The world will be a different place by 2050. For starters, we will be sharing the planet with a lot more people — about 9.7 billion in total. India will have overtaken China as the world's most populous country, and Nigeria will have displaced the U.S. for the No. 3 spot. Due to increased life expectancy, there will also be many more old people. The average age will increase from 32 in 2011 to almost 40 by 2050. We all expect greater unpredictability in our weather, but the extent of the changes will still be shocking. Over the course of the next 35 years, more than half of the world's population will live in areas that, due to greenhouse gas emissions, will have an entirely new climate.
Humans will also need to get used to the absence of certain things by mid-century that many of us currently take for granted. Here are five things that will be significantly diminished by the time the Millennial generation will have (hopefully) started to retire.
The world may be more developed in 2050, but that does not mean it will be more secular. As a percentage of the global population, nonbelievers hit their peak in the 1970s when they exceeded 20%. Now, according to World Religion Database, that figures barely tops 10% and is expected to fall to 7% by 2050. This is in part due to the demise of communism, which has lead to a religious resurgence in the former Soviet Union and increased tolerance in China. Global demographics also play a role, as places that will experience the greatest population growth are generally characterized by higher religious fervor. While Western Europe's more secular population has plateaued, for instance, Africa's is set to double between now and 2050.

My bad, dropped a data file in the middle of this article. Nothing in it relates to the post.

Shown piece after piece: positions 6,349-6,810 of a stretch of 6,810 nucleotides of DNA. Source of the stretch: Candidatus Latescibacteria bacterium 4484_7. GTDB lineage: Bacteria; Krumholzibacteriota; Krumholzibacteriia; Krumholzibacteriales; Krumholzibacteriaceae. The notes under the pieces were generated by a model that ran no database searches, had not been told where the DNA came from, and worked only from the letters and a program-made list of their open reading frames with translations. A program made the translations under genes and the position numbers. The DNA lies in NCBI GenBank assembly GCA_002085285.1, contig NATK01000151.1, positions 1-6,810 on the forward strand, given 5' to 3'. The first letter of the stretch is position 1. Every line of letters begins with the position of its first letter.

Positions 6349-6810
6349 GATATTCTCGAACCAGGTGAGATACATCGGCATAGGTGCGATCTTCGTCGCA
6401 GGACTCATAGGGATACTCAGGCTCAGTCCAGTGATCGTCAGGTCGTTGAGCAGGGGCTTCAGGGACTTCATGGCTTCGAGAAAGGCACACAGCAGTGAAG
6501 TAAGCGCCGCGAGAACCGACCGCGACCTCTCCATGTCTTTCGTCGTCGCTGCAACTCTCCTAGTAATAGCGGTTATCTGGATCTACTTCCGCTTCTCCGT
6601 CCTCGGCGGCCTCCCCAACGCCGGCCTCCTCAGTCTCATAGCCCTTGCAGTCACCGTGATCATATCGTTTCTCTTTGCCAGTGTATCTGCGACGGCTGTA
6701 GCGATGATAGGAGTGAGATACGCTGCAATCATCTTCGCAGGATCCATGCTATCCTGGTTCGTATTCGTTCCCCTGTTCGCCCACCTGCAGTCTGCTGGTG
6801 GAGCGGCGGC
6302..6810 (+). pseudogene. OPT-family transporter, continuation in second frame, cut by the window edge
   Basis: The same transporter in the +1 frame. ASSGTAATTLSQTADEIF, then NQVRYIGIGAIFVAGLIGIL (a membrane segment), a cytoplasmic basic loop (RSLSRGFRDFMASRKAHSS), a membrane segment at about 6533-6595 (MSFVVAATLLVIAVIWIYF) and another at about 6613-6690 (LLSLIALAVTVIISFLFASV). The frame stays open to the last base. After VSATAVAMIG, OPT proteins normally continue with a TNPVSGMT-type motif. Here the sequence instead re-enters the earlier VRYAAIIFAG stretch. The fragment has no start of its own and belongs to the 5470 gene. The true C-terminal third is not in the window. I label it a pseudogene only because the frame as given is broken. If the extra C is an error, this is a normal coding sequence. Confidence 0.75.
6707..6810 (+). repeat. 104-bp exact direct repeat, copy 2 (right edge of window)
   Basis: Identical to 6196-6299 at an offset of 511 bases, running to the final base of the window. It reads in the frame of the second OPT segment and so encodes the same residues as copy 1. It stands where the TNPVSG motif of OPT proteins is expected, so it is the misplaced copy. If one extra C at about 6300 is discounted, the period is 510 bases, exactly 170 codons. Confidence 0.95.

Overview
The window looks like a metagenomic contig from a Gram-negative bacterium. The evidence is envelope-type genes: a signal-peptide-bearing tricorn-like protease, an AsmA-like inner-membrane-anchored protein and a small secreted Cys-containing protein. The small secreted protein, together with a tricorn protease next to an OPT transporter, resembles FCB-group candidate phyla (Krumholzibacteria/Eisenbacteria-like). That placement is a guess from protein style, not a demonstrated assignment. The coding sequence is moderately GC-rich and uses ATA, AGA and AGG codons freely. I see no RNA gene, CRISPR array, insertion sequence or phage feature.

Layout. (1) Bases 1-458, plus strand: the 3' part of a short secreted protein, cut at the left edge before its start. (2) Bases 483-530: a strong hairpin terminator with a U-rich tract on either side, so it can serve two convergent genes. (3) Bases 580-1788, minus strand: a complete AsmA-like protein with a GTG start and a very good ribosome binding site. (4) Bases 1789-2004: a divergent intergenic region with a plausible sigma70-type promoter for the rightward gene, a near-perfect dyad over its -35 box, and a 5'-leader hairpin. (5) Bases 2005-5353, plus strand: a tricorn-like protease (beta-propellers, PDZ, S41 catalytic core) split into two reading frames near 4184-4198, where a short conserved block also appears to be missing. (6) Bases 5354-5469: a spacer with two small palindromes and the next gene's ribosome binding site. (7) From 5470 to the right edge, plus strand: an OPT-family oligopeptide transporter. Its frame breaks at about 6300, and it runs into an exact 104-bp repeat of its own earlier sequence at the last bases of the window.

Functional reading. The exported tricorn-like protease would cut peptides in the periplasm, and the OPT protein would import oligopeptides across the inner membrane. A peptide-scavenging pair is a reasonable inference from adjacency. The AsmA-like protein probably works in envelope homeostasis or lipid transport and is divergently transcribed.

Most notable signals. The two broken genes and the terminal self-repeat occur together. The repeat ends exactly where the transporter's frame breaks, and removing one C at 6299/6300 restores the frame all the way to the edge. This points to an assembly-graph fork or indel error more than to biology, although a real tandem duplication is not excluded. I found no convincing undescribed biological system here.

The nonreligious aren't the only ones who should be worried about their relative clout in the new world order. Populations in countries like Japan, Germany and Spain are all set to shrink over the coming decades. The demographic outlook looks particularly bleak for Eastern Europe, which suffers from both low fertility rates as well as poor life expectancy. So those currently fretting about Russian expansionism can take solace in the fact that the country will have roughly 11 million fewer inhabitants by 2050 than it has today.
Water scarcity is quickly become the norm, and not just in California. According to a recent MIT study, by 2050 over half of the world's population will live in areas where demand for water will regularly exceed surface-level supply. This "water stress" will be driven not only by climate change, but also by population growth in areas that are already struggling with supplying their inhabitants with enough water, such as India and northern Africa. That is a lot of thirsty people.
Barring major international intervention, we may all be telling our grandchildren someday about the time that people used to eat fish. The head of the UN Environment Program has warned that if current fishing practices continue, "then we are in the situation where 40 years down the line we, effectively, are out of fish." This would not only represent an ecological catastrophe. Roughly 1 billion people currently rely on fish as their main source of protein, and over 500 million are financially dependent on the industry.
Assuming we haven't gone to war over tuna, there may be much less armed conflict in the coming years. That is according to one professor from the University of Oslo, who has predicted that half as many countries will be at risk of internal armed conflict by 2050. Using a model that takes accounting for population growth, infant mortality, oil, ethnic cleavages and education, the academic predicted that 7% of the world's countries will be suffering an internal armed conflict in 2050, down from 15% in 2009. The impetus for this decrease will be advances in infant mortality and education, as well as fewer young people. If the model proves correct, we will be much less concerned about the Middle East in the future, and will be more focused on volatility in India, Nigeria and Ethiopia.